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Title: Thais' writing in English on Facebook : language choice and perceptions of multilingual writing
Author: Sonkaew, Thitichaya
ISNI:       0000 0004 7225 5918
Awarding Body: University of Southampton
Current Institution: University of Southampton
Date of Award: 2018
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Facebook provides immense space where not only is the environment multilingual but the users are also multilingual. This is linked to the latest way of thinking in ELF where multilingual users generate ‘English as a Multilingua Franca (Jenkins, 2015). Facebook users have not only increased the use of English but are also increasingly creative in their use of English. In public or semi-public spaces in Facebook walls, the posts might be read by multiple audiences with multiple linguistic and cultural backgrounds. This qualitative research focuses on 10 Thai multilingual Facebook users, who reside in Thailand, and other countries. The study aims at examining Thais’ writing on Facebook, revealing language choice and the influences behind the use of their choice and various perceptions of writing in English and other languages. A 3-month Facebook corpus and 2 rounds of interviews reveal that communication on Facebook is complex, fluid, context dependent and adaptable with different audiences. The participants tended to use all the choices from their full ranges of linguistic repertoires with blurred boundaries between languages. This is known as translanguaging, a more recent concept of code-switching and goes beyond code-switching. With affordances provided by Facebook, it has shaped communication in a more complex way than face to face. The affordances allow Facebook users to create their semi-public communication and play with multimodal features such as photos, videos, emoticons with or without written texts. A number of different scripts and the use of different languages with multimodality are commonly found. Diverse choice of languages includes switching between English, Thai and other languages. Separate sections of different languages and switching between languages and scripts in the same chunks are also common practice. Several participants have added Thai value by putting Thai particles in their English conversations, using numeral 555 referring to sound of laughing, and using Thai Romanisation known as karaoke language. Such choices are chosen with purposes including the target audience, convenience, communicative clarity, creativity, English competence, identity and technology issues. There were various perceptions of writing in English on Facebook. Writing in English was viewed as part of the everyday life of most Thai participants, although they presented different degrees of feeling comfortable or less comfortable writing in English with certain groups of Facebook Friends. Perceptions of Thais’ writing in English to other Thais were context dependent. This practice can be perceived as positive, neutral and negative, and the majority of participants did not show a preference for a particular version of mainstream English to be used on Facebook. Although many of them were aware of being watched by other Thais for their ability to write grammatical English on Facebook, they understood that the main purpose of writing in English was for successful communication. They considered themselves legitimate users of English on Facebook. The original contribution of this study is that there are few studies in relation to multilingual practice and multimodal practice on social network sites. This study can open up new research areas and add new knowledge about a linguistic phenomenon at a particular time. The study suggests accommodation strategies in online writing which can support the existing studies of accommodation strategies in ELF research in different settings and channels. The study will benefit researchers who would like to generate greater understanding of multilingual writing on Facebook. English has penetrated social network sites, not only as a lingua franca among speakers who have linguistic and cultural differences, but also among Thais who share their mother tongue. In terms of English language teaching, teachers can encourage their students to use Facebook to learn and practice writing in English, and make them aware that there are variations of English. To communicate successfully in writing, accommodation strategies should be prioritized, rather than an excessive focus on grammar. It appears that focusing on grammar can lead to social pressure when Thais are aware of their grammar being watched. This can impede the opportunity for them to use English for fear of losing face. As Facebook can be an additional channel to learn and practice English, Thais should change their attitude of watching the grammar used by other Thais’ Facebook Friends, and they should be encouraged to use English without feeling embarrassed.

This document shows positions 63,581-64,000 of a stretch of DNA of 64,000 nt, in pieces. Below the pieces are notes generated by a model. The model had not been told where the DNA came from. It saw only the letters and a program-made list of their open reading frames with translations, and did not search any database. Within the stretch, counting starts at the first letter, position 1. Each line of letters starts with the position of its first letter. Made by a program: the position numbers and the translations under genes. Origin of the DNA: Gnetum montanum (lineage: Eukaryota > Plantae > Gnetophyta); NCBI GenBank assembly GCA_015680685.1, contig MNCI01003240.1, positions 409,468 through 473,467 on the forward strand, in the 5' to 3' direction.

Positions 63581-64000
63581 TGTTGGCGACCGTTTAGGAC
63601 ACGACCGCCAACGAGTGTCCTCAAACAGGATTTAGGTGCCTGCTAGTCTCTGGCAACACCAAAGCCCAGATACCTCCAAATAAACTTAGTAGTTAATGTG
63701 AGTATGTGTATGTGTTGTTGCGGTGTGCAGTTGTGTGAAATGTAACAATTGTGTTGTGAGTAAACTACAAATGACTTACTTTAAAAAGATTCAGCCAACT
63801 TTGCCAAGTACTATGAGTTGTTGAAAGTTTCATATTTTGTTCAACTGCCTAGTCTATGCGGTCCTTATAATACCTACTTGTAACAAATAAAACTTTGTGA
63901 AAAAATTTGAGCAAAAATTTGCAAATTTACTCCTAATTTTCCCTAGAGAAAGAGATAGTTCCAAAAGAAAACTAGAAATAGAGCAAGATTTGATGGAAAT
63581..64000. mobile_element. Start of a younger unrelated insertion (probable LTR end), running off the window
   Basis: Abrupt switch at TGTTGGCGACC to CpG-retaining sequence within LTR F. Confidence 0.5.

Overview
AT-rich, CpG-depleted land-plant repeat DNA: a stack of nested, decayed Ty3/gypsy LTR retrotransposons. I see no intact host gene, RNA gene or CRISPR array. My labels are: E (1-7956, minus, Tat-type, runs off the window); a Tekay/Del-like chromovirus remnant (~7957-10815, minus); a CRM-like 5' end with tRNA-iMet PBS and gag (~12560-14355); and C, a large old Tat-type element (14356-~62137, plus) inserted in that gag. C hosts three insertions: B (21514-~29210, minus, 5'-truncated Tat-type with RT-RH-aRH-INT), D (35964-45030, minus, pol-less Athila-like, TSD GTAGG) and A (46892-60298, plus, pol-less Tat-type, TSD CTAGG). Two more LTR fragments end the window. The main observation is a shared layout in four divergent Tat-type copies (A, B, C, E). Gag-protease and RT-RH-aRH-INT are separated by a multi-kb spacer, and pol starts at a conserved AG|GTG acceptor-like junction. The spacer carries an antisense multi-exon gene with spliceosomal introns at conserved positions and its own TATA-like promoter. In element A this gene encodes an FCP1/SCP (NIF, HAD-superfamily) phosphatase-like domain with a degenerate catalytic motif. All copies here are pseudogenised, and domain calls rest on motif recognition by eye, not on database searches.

Supervisor: Baker, William ; Archibald, Alasdair Sponsor: Not available
Qualification Name: Thesis (Ph.D.) Qualification Level: Doctoral
EThOS ID:  DOI: Not available